Friday, April 28, 2023

Designing for Colorblindness

Andy Baio:

For some people, colorblindness is a serious liability that closes doors on career dreams. It’s hard to become a pilot, train conductor, or pathologist if you can’t differentiate colors in critical instruments, signals, or tissue samples. For others, it seriously impacts their day-to-day ability to do their jobs, like surveyors spotting flags, doctors looking at skin conditions, or electricians looking for colored wires.

But for me, it’s just a lifelong series of unnecessarily confusing interactions, demonstrating that the world wasn’t designed for people like me.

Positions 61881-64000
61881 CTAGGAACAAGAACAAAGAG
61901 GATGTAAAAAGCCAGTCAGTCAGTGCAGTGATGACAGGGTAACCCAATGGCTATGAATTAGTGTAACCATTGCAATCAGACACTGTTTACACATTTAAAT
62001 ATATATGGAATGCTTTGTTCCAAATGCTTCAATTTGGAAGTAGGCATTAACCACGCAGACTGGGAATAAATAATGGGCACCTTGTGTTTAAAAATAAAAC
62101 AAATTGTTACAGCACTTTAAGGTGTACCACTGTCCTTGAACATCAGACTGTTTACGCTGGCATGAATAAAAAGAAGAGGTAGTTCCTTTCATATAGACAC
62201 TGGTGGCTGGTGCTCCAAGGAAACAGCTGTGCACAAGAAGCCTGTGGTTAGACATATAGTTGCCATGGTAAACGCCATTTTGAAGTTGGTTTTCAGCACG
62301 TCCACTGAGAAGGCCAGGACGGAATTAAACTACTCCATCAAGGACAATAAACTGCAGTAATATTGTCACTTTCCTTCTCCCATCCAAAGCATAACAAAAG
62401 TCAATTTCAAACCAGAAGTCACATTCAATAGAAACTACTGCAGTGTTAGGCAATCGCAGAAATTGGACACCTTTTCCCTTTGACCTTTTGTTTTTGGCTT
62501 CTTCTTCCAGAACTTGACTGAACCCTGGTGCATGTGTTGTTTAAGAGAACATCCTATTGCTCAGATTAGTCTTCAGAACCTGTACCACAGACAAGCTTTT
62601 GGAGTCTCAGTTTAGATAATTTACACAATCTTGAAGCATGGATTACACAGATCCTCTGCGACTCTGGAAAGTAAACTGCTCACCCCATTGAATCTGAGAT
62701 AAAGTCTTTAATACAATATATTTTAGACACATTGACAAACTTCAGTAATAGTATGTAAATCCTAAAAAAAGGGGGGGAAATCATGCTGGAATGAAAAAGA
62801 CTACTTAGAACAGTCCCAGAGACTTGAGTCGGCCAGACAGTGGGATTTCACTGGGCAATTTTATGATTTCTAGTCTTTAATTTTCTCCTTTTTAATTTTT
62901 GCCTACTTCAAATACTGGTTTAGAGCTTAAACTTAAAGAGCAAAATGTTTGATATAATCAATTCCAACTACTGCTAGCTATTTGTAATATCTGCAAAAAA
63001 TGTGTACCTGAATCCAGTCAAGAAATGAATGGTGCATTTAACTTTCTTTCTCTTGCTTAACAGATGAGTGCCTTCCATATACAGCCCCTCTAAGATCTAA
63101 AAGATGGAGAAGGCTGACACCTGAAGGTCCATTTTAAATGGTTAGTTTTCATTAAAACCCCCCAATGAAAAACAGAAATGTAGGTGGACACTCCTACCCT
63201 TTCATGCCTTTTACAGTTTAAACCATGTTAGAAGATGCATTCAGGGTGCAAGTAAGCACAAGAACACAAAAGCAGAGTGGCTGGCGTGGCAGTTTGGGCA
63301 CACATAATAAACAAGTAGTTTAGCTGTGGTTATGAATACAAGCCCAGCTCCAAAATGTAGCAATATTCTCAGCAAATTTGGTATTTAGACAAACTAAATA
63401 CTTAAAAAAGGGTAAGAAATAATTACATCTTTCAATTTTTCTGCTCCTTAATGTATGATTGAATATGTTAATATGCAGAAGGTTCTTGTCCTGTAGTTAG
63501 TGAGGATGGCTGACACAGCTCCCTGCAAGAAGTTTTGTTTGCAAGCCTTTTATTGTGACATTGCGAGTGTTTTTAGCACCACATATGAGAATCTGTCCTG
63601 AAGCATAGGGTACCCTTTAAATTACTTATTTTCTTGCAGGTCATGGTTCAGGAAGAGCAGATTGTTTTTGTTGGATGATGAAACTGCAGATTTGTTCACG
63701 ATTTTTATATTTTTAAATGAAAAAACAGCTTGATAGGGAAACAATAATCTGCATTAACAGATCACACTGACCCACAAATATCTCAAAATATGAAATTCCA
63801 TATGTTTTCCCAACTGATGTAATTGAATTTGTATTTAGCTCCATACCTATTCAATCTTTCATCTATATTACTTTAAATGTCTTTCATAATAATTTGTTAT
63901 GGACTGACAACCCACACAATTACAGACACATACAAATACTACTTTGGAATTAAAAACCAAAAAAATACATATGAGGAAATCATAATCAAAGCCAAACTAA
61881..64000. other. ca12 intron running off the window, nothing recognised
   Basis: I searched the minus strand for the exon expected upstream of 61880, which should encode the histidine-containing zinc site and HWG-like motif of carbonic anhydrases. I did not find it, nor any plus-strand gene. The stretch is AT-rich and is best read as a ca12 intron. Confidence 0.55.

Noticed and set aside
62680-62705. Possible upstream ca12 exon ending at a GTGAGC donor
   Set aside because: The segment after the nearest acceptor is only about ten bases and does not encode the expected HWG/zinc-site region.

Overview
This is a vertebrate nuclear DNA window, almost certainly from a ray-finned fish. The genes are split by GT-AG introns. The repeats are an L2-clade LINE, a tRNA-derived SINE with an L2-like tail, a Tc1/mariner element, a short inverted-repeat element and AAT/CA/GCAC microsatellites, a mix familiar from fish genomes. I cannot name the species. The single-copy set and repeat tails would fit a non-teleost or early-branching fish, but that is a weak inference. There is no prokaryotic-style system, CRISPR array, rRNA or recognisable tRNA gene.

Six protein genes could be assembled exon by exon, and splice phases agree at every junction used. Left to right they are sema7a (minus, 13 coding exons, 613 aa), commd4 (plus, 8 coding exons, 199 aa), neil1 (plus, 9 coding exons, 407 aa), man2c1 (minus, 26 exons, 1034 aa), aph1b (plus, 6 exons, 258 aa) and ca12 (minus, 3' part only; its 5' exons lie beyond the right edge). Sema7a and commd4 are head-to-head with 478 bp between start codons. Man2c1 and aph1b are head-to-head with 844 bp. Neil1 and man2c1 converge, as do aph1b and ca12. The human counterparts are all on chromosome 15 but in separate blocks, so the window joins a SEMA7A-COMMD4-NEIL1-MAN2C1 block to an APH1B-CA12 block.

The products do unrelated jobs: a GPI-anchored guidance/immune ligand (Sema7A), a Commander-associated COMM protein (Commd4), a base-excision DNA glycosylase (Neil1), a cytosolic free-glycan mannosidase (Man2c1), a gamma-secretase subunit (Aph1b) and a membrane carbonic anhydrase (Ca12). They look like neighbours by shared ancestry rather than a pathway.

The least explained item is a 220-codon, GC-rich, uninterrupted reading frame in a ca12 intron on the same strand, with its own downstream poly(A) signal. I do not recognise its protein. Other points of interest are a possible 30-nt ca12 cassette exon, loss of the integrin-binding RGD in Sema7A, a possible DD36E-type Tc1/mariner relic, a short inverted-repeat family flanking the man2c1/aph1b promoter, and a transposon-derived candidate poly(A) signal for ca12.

Jason Snell:

Basically, Tot’s launch screen was utterly baffling to me because I’m (mildly) colorblind and it was asking me to do things based on whether a tiny ring was green or red. I couldn’t see it.

Craig Hockenberry:

The initial releases of Tot didn’t have great accessibility. We knew it needed improving, but experience has shown us the folks who need these features have great ideas and happily share their opinions.


Luckily we have a tool that let me approximate what Jason was seeing. xScope’s vision defect simulator confirmed that Tot’s colored circles had serious issues.

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